Wednesday, October 30, 2013

Pep Talk

Integers and the Coordinate Plane Pretest

Integers and the Coordinate Plane Pre-Test

Absolute Value

Absolute value simply means the amount of "jumps" made on a number line.  It is a measurement of distance moved from one place on a number line to another.  Because it is measuring distance and not direction, absolute value is always positive.  The absolute value of a number is noted between two absolute value bars.

|-5| = 5|7| = 7

If we take the absolute value of |-6|or|6| or and look at it as the distance from zero on the number line, you can see that in either direction you have moved six spaces.  You either move or you don't.  This is way the value is always positive.

Important to Remember: Absolute value bars are also considered grouping symbols.  Like parentheses, whatever operations occur inside the absolute value bars are done first in order of operations.


Number Line Image taken from

Integers & Rational Numbers

Welcome to the new unit on Integers and the Coordinate Plane.  In class we talked about two categories of numbers.  Integers are any positive or negative whole number including zero.  Essentially any whole number and its opposite is considered an integers (for example 4 and -4 are opposites).  The other category is called rational numbers.  Rational numbers are numbers that can be converted into fractions.  Decimals that repeat in consistent patterns or that terminate can be converted into fractions.  Numbers like pi or phi can not be converted into fractions because the decimal does not terminate and there is no consistent pattern with the digits.  These numbers are called irrational.

One clue to remember what a rational number is to look at the word rational itself.  RATIOnal.  Notice the root of the word is ratio.  Remember ratios are the comparison of one quantity to another (numerators as compared to denominators) and are typically written in fraction form.

A set of integers ordered least to greatest may be {-5, -1, 0, 4,  10}

A set of rational numbers ordered least to greatest may be {-3/5, -.25, 1, 1/2, .4444....} 

Monday, October 14, 2013

Fractions, Decimals, and Percent Conversions

Click on the link to go to the Math is Fun website to review your understanding of fraction, decimal, and percent conversion.  There is a great interactive manipulative for you to use.  My only issue with this page is when it explains how to convert decimals into percents and back into decimals again, it does not explain why you move the decimal two places.

Remember: converting a decimal to a percent requires you to multiply by 100 (percent means for every hundred).  You are moving the decimal to the right because you are multiplying by a number greater than one.  You are moving it twice because 100 is equivalent to 10 to the 2nd power which is equivalent to two place values.  Moving from a percent to a decimal requires you to divide by 100.  It should make sense that you would move the decimal to the left now because you number should get smaller.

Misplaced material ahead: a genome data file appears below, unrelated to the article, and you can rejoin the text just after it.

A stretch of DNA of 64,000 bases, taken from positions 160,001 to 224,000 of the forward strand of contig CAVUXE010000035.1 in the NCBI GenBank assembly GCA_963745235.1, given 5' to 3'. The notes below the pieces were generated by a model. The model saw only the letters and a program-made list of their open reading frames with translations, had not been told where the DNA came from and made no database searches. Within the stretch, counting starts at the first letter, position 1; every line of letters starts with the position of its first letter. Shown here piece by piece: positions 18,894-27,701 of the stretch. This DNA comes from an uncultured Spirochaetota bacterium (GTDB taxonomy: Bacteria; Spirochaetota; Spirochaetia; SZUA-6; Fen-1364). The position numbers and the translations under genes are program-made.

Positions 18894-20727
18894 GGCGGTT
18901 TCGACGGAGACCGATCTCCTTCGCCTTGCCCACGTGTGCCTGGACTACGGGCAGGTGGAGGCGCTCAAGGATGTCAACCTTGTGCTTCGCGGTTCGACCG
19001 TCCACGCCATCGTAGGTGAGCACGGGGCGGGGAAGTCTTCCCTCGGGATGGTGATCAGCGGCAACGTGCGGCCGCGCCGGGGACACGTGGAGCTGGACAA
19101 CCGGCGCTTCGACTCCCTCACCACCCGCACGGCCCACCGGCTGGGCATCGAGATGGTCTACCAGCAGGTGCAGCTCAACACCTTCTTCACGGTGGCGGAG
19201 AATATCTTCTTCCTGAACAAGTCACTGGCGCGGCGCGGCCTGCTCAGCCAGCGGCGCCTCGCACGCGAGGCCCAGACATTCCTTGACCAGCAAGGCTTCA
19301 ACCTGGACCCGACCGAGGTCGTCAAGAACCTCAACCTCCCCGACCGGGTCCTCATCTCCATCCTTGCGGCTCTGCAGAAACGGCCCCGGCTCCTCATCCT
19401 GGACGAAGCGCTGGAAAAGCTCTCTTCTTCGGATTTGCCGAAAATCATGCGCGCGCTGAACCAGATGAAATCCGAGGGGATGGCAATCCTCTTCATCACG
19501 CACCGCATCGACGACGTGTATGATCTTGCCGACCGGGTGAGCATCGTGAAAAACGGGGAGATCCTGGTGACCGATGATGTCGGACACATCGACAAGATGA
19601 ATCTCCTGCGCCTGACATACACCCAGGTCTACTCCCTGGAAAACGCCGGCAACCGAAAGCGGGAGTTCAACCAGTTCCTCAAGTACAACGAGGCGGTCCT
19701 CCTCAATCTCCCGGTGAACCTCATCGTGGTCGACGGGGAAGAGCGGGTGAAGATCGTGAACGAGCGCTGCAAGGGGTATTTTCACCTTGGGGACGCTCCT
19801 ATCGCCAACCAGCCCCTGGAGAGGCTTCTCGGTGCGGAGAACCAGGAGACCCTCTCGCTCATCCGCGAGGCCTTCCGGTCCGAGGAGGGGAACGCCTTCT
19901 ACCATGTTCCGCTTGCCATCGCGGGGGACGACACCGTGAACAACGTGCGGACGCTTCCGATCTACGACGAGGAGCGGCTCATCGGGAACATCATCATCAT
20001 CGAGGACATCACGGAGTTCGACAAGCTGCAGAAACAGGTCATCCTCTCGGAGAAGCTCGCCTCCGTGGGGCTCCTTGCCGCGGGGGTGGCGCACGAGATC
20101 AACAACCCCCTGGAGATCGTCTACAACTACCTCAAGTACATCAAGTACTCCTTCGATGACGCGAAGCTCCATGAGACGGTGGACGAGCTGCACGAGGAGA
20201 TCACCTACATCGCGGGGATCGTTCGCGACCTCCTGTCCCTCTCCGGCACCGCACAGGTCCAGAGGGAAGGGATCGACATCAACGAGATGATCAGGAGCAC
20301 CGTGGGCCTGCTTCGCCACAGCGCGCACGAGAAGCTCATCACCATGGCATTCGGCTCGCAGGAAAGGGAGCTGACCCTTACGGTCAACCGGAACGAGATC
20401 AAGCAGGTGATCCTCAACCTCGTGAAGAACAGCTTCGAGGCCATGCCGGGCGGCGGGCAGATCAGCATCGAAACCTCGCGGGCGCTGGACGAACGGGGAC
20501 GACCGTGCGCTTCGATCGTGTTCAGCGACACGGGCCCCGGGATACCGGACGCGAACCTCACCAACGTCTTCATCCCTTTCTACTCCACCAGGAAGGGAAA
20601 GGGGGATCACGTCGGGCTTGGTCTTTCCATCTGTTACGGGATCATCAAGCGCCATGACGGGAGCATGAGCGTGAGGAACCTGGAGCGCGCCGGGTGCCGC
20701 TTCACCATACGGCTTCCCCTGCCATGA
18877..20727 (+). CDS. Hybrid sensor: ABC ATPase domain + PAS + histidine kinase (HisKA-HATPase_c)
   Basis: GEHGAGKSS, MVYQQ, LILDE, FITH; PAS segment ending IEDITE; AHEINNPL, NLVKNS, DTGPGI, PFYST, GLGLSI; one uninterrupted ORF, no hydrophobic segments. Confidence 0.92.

Suggested Strategies for Comparing & Ordering Fractions

The following document was created by Mrs. A. Salinger. Comparing Fractions

Converting Decimals to Fractions

To convert decimals to fractions first you should remember that all decimal places have a base-ten place value.  So, the first place behind the decimal point is the tenths, the second place is the hundredths, the third place is the thousandths, and so on.

If you are given a decimal such as 0.312, simply say the decimal in the proper notation. ("three hundred twelve thousandths").  You should be able to 'hear' the denominator of your fraction.  Therefore the fraction form is 312/1000.


You must always reduce your fractions to their simplest form.  Since the GCF of 312 and 1000 is 8,  take 312/1000 divide your numerator and denominator by 8/8 to get 39/125.  This is the fraction form of the decimal 0.312.

Comparing Fractions

Here is a quick overview of comparing fractions from Math is Fun.  You can cross multiply to see which fraction is greater.  However, remember that cross-multiplying is actually finding the common denominator by multiplying the two denominators together.  You are just skipping the step of writing the common denominator to compare.

For example:

Compare 2/3 to 5/7.  When you cross multiply 3*5 and 2*7 you'll see that 2/3 is less than 5/7.  What you're really doing is this 2/3 * 7/7 = 14/21 and 5/7* 3/3 = 15/21.  You should notice that the numerators are the same as the number you got when you cross multiplied.

Tradition Long Division Algorithm

Hi again,

The long division algorithm may take some getting used to, however, if you think about place values and stay organized, you'll see that it may take less brain power than using partial quotients.  If fact, the traditional algorithm allows you to divide more accurately in that you do not need to use remainders anymore.  By adding a decimal point and zeros to your dividend you can continue to divide with out changing the value of your dividend.  The video below show you the basic method when the divisot goes into the dividend evenly.